Hello humans! I think we all have that one book that we lend to everyone we know. For me that has been The Seafarer’s Kiss by Julia Ember. I don’t think there is anyone left in my life to whom I haven’t talked about this queer retelling of The Little Mermaid. So, naturally, when the chance came to read the sequel The Navigator’s Touch I leapt at the chance. This was billed as a Peter Pan inspired story so it also almost adds to the year of ALL THE RETELLINGS.
After invaders destroyed her village, murdered her family, and took her prisoner, shield-maiden Ragna is hungry for revenge. A trained warrior, she is ready to fight for her home, but with only a mermaid and a crew of disloyal mercenaries to aid her, Ragna knows she needs new allies. Guided by the magical maps on her skin, battling storms and mutiny, Ragna sets sail across the Northern Sea.
She petitions the Jarl in Skjordal for aid, but despite Ragna’s rank and fighting ability, the Jarl sees only a young girl, too inexperienced to lead, unworthy of help. To prove herself to the Jarl and win her crew’s respect, Ragna undertakes a dangerous expedition. But when forced to decide between her own freedom and the fate of her crew, what will she sacrifice to save what’s left of her home?
Inspired by Norse mythology and J.M. Barrie’s Peter Pan, this companion novel to The Seafarer’s Kiss is a tale of vengeance, valor, honor, and redemption.
Content warnings taken from Interlude Press Website
- Part 1, Chapter 4: Murder of a child, beating with a belt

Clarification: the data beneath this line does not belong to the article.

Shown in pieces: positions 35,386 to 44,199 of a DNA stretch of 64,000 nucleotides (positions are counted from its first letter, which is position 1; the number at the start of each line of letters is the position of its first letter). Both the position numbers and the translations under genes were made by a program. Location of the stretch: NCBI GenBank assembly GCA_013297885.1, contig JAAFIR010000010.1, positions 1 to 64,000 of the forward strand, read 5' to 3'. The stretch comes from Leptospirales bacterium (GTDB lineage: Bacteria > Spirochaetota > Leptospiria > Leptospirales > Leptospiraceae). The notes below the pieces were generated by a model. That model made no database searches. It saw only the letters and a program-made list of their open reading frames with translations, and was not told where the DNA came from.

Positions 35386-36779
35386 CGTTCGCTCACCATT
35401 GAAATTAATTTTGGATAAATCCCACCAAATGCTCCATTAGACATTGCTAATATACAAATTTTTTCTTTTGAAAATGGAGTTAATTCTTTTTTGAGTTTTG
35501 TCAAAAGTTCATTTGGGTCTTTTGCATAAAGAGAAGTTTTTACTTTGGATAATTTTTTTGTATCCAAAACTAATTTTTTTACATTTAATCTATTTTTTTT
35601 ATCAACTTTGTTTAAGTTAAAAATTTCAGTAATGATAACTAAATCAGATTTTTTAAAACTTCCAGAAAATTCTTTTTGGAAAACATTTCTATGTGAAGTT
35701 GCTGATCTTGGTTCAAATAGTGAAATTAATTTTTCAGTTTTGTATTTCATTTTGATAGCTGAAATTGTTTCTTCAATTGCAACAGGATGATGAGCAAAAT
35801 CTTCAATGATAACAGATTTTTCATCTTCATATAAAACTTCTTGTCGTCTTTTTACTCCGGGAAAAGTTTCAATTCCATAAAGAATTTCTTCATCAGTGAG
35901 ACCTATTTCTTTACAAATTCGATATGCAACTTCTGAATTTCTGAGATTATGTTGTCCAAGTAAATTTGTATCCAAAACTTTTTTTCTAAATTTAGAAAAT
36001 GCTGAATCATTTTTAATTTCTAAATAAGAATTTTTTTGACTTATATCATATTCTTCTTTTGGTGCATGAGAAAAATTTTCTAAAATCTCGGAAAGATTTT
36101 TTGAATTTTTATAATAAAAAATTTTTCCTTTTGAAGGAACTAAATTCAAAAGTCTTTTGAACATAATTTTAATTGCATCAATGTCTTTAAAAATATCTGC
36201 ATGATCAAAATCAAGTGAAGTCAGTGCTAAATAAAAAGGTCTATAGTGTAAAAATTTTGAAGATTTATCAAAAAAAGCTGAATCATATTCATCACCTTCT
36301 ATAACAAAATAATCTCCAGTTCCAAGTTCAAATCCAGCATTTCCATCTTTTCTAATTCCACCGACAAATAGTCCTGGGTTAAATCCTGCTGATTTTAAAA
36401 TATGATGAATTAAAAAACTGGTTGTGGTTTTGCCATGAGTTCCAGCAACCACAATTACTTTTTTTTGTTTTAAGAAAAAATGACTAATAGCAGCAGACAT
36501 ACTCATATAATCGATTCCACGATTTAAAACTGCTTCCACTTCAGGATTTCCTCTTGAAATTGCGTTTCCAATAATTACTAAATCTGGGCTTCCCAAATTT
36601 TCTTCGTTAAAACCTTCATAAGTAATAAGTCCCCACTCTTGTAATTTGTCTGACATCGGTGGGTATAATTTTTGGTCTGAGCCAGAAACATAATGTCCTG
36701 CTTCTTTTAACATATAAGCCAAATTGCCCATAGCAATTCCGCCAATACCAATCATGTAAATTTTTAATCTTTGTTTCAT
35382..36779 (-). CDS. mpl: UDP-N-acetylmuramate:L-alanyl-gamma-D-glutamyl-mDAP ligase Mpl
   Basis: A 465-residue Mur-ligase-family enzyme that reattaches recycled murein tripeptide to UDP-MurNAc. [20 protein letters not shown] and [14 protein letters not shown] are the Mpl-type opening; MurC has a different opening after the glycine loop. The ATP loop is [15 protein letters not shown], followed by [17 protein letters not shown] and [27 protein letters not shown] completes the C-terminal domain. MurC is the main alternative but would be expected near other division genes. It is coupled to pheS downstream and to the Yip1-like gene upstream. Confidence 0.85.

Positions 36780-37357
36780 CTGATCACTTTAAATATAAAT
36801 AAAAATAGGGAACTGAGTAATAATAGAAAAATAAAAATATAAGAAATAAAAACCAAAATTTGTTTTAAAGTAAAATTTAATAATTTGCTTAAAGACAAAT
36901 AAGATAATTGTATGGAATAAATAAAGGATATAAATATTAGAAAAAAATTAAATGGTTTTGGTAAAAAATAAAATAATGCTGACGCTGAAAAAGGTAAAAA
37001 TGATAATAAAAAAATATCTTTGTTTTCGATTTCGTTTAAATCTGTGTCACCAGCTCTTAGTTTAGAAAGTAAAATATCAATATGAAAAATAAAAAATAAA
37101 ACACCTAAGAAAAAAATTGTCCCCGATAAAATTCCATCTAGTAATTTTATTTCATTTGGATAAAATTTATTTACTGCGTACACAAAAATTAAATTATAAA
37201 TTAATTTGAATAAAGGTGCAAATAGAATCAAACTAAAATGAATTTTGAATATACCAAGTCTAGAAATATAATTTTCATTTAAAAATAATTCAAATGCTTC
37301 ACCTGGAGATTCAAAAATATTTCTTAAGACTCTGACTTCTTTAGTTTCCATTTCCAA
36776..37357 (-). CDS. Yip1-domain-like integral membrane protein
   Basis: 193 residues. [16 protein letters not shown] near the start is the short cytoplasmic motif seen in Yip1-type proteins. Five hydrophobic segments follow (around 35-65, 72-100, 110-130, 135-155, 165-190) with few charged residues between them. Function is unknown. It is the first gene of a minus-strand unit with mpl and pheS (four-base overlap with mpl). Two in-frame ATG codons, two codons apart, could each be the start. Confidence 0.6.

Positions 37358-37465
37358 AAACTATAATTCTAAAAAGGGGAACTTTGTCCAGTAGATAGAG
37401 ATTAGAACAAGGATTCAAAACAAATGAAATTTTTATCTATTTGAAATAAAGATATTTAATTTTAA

- Part 1, Chapter 11: Discussion of torture
- Part 2, Chapter 1: Animal death, graphic depiction of battle injuries
- Part 2, Chapter 4: Depiction of a human-eating monster, graphic execution
- Part 2, Chapter 5: Imprisonment of children
- General warnings: violence, depiction of kidnapping
This is definitely more Peter Pan inspired than it is a retelling, don’t go in expecting to read about immortal boys who fly with the use of fairy dust, you’ll end up feeling a little flat. But this is a story about the best character (at least, in my opinion) in The Seafarer’s Kiss, Ragna. Any kind of seafaring character is always wondrous in my book and Ragna is no exception. I loved the idea of her tattoos shifting to show maps to various places, it was a nice magical detail added to the world. I also loved Ragna’s characterisation, she felt incredibly real to me and, while I can’t relate to having to talk round a Viking crew, I found her struggles with her own power and responsibilities very relatable.
This book didn’t have as much of the queer romance as the first book did, and it’s certainly more of a difficult read at times (I mean just look at those TWs) but it was interesting to get more into the grit of these characters and to look at their flaws. This series may have been fairytale inspired (ok Peter Pan isn’t a fairytale but you get my meaning) but it certainly isn’t twee.
One of my favourite tropes in fiction is the idea of having to complete trials in order to prove yourself or obtain something, I’m not sure what it is but that always makes the narrative seem much more satisfying to me. I ended up getting a little confused while reading this as to what was actually happening and who was asking what of whom, but that might have been my sleep-deprived brain tying itself in knots. The story does culminate in some great action sequences which made me forget my confusion.
I still think The Seafarer’s Kiss is the stronger story, and I’d be a little more wary lending this one out, just because of the more dark portions, but all in all, this had been a great duology to read.
My rating: 4/5 stars
I received a digital advanced review copy of this book for free from the publisher via NetGalley in exchange for an honest review. All opinions are my own.
The Navigator’s Touch is out on September 13 for those who wish to preorder!
What say you? Have you read The Seafarer’s Kiss? Let me know in the comments below!